Local government, eh? Guaranteed to raise a yawn – especially at a time when our national politics have taken on the complexion of a cheap melodrama populated with double-dealing villains.
Local government is seen as at best dull and at worst corrupt, and there is no denying that there has been some spectacular graft under the guise of local development. In fact, it amazes me that anyone actually wants to rise through the ranks of local government. Compared to a local authority chief executive, captains of industry have it easy: they only have their shareholders, customers and possibly staff to worry about, and maximising profit while remaining within the law is a direction of travel everyone can sign up to.
As a local authority chief executive, you have a far more unruly bunch to deal with, all pulling in opposite directions: the local electors, many of whom just don’t want to know (average turnout for local elections over the past few years has been hovering around 35%); national government, which does little more than cut their funding, pile more responsibility on them and criticise them; their staff, many of whom spend all day and every day confronting a tide of human misery – and as if that wasn’t enough, they have a gang of squabbling councillors to negotiate.
Interestingly the report Elitist Britain noted that only 9% of local authority chief executives have been privately educated (in contrast to the predominance of public school educated people in the upper echelons of government and the civil service). I wonder why this is? Insufficient glamour to attract those with a sense of entitlement is my guess. You have to have a genuine desire to grapple with the problems that beset your community to accept such a poisoned chalice.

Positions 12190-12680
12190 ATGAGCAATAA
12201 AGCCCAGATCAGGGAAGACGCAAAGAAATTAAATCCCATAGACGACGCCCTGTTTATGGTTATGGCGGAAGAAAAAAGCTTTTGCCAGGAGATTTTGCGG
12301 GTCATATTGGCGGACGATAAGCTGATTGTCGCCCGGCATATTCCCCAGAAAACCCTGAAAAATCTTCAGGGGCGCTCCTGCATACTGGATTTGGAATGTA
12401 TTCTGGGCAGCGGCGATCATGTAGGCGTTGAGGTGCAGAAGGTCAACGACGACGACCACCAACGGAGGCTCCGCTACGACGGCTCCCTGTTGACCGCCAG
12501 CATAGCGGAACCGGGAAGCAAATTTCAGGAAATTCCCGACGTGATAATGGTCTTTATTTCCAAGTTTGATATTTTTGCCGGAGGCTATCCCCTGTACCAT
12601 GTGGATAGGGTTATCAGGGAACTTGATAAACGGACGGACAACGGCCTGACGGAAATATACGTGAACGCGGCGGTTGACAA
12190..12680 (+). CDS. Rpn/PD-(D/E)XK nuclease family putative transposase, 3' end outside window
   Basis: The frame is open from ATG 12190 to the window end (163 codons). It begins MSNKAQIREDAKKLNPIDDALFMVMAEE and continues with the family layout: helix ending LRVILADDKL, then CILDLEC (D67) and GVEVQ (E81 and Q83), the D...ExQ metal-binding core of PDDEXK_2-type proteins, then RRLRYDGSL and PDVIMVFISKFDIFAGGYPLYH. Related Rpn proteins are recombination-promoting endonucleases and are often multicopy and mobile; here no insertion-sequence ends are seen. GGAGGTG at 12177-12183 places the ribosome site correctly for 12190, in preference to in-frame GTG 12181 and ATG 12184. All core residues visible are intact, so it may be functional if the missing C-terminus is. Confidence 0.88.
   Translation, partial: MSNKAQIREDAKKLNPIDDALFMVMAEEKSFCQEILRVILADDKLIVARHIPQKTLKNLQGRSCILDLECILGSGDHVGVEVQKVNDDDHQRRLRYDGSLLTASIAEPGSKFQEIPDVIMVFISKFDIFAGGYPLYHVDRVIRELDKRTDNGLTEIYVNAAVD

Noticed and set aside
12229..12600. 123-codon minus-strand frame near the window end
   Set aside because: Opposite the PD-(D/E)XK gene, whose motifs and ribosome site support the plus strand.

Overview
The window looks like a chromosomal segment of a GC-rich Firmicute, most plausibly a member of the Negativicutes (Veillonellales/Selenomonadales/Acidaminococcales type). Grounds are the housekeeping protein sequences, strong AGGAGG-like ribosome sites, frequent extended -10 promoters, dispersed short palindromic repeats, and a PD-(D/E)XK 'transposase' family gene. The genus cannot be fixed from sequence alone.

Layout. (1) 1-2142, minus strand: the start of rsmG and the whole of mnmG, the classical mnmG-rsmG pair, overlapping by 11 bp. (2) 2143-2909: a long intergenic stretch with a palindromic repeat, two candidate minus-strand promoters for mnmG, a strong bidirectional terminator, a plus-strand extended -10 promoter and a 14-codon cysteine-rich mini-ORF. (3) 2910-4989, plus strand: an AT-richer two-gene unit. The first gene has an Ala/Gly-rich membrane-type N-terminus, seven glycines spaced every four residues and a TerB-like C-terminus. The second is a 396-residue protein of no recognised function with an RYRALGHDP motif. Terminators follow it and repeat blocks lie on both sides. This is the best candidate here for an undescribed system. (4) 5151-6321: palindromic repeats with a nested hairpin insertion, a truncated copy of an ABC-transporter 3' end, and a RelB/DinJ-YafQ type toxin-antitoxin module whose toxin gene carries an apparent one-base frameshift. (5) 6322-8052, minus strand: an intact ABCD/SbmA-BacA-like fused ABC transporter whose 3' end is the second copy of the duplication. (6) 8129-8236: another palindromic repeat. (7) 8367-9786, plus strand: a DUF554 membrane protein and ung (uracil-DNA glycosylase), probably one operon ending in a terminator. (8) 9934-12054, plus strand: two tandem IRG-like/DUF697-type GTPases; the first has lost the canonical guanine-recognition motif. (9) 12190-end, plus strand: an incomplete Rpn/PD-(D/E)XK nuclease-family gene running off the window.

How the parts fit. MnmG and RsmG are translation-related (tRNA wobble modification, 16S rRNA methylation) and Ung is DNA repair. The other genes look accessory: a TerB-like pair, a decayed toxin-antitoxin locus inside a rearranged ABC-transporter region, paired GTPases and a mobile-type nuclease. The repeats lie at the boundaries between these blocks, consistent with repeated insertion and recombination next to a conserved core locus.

But ‘squabbling councillors’ is a rather glib and unfair description. To be sure, some just like to be a big fish in the small pond of their wards, but thousands of them turn out year after year, on cold February nights, to things like taxi licensing subcommittee meetings, and shoulder the burdens of the most vulnerable society, all for no reward.
I don’t envy them the increasingly difficult choices they have to make: should they withdraw services from the elderly and disabled so they can continue to support children? Should they dispose of property to generate funds? Property decisions have caused widespread uproar and accusations of corruption – Lewisham Council’s plans for the redevelopment of the area around Millwall football ground look decidedly dodgy. (And as for Southwark Council’s offer of mindfulness courses to assuage the anguish of those kicked out of their homes when the Heygate Estate was redeveloped – with every flat in the new development sold to foreign investors . . . )
But we cannot do without even the most incompetent of councils, as the BBC’s The Street That Cut Everything (2011) amply demonstrated. The residents of one street in Preston were reimbursed their council tax for six weeks so they could go it alone. It wasn’t long before rubbish was piled up in black bags in people’s front rooms and neighbours were at loggerheads debating whether a portion of the street’s budget should go on one single mother’s housing benefit or on home care for another’s elderly father.
The whole Big Society idea came to nothing, but its spirit was there all along in those who take on the responsibility on our behalf for making things work as best they can – I take my hat off to them.